Getting too warm…sent the Polar Vortex down into North America, Europe and Asia

It was…temperatures high in the stratosphere above Siberia. In the first week of January, they increased from about minus 92 degrees Fahrenheit to 8 degrees Fahrenheit. While these “sudden stratospheric warming” events happen to some extent every year, this one is categorized as a major event and is less common.

The mass of extremely warm air threw the freezing polar vortex out of balance, shoving it off its North Pole axis so forcefully that it in effect split in two, as if growing a pair of legs: one over North America and one over Europe…

The interaction between disruption to the stratosphere and weather in the troposphere is still not precisely understood. But when the vortex in the stratosphere is disrupted—split, displaced, or elongated—it can push the jet stream below it south, bringing Arctic air into cities in the U.S., Europe, and Asia.

What this article was predicting over a week ago has landed in our lap. And many others in the Northern Hemisphere. Read the article for the complex and predictable parts of the process that dropped Arctic temperatures in lands further south.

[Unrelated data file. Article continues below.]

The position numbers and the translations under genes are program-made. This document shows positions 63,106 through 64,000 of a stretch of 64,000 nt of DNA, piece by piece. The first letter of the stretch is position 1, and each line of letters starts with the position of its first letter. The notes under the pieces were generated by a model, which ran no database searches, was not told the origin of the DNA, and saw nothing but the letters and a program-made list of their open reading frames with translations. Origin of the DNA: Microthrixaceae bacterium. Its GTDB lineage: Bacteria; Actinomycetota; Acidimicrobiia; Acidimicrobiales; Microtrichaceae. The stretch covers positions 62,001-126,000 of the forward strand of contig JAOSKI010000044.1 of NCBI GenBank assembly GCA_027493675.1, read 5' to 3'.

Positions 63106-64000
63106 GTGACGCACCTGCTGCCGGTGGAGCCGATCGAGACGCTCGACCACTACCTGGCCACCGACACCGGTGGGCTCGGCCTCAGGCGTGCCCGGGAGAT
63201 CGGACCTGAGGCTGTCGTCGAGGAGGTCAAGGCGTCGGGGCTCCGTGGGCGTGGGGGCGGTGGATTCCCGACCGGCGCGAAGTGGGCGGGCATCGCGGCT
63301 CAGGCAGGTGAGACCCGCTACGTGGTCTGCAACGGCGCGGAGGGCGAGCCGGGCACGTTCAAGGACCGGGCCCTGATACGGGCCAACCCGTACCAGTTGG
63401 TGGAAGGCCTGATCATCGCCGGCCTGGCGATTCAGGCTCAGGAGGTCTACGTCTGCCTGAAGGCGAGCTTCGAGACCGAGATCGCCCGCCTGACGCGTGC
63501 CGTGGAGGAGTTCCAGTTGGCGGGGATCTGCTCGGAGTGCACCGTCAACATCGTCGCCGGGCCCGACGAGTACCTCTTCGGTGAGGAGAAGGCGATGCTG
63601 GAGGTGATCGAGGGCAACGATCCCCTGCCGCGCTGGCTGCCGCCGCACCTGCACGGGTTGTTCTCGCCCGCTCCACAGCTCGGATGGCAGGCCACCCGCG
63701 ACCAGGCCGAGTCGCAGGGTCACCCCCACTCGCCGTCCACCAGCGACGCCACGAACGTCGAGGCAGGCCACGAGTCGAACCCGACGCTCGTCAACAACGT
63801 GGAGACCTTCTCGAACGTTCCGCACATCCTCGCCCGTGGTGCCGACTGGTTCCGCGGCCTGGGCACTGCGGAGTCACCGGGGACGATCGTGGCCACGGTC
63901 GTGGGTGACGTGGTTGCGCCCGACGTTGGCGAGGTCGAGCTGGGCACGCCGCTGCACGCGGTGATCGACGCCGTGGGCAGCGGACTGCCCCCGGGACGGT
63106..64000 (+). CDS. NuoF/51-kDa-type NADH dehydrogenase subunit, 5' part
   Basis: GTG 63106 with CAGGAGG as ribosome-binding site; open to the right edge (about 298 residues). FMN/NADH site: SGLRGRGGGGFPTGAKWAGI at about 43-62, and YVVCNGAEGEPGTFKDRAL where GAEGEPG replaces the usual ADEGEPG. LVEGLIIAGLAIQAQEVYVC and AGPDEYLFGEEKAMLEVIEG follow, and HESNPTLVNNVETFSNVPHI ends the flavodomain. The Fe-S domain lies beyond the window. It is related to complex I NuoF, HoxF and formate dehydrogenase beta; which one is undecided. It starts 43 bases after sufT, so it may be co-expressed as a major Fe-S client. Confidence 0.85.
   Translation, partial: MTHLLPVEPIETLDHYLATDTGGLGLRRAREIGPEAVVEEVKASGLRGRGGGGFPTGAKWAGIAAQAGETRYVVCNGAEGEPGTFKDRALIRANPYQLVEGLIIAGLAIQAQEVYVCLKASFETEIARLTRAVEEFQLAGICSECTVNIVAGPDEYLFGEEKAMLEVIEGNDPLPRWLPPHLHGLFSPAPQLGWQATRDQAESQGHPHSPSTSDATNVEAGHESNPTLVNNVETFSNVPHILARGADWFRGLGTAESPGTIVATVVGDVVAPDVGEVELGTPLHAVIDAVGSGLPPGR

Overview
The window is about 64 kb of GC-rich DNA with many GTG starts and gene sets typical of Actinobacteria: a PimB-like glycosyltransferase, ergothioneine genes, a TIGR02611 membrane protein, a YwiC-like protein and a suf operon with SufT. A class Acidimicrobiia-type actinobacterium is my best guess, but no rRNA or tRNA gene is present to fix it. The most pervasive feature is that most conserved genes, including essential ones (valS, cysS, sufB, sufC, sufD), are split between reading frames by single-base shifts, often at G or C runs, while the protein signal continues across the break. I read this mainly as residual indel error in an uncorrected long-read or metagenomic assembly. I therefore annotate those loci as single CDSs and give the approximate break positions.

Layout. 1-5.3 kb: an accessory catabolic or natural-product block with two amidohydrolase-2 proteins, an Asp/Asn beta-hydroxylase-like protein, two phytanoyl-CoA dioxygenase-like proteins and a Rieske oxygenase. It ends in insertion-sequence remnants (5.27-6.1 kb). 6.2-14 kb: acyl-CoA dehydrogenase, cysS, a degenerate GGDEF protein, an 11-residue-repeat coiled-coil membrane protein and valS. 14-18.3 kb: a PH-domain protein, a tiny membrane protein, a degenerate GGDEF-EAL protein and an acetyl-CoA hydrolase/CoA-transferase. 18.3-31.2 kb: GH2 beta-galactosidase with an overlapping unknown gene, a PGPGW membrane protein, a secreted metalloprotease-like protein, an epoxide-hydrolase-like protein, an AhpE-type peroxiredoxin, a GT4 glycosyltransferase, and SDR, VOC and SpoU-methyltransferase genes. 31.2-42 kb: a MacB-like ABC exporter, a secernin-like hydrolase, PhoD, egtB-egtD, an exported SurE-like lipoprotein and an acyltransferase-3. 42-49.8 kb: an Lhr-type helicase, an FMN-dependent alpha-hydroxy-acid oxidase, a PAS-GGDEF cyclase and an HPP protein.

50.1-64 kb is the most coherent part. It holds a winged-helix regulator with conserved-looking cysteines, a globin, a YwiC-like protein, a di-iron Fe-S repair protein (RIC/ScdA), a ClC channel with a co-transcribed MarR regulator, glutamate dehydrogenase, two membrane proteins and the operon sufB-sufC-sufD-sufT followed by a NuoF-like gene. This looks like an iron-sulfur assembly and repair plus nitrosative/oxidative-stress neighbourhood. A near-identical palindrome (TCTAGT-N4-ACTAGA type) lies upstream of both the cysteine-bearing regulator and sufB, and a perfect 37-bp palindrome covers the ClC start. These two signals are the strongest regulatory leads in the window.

Chile earthquake altered Earth’s axis, shortened day


Daylife/Reuters Pictures used by permission

Saturday’s Chile earthquake was so powerful that it likely shifted an Earth axis and shortened the length of a day.

By speeding up Earth’s rotation, the magnitude 8.8 earthquake—the fifth strongest ever recorded, according to the USGS—should have shortened an Earth day by 1.26 millionths of a second, according to new computer-model calculations by geophysicist Richard Gross of NASA’s Jet Propulsion Laboratory in California.

For comparison, the same model estimated that the magnitude 9 Sumatra earthquake in December 2004 shortened the length of a day by 6.8 millionths of a second.

Gross also estimates that the Chile earthquake shifted Earth’s figure axis by about three inches (eight centimeters)…

Likewise, as a portion of Earth’s mass drew in ever so slightly and quickly during the Chile earthquake, the planet began spinning a bit quicker.

To use a more vulgate analogy, the Earth’s bunghole – puckered.

Thanks, Mr. Fusion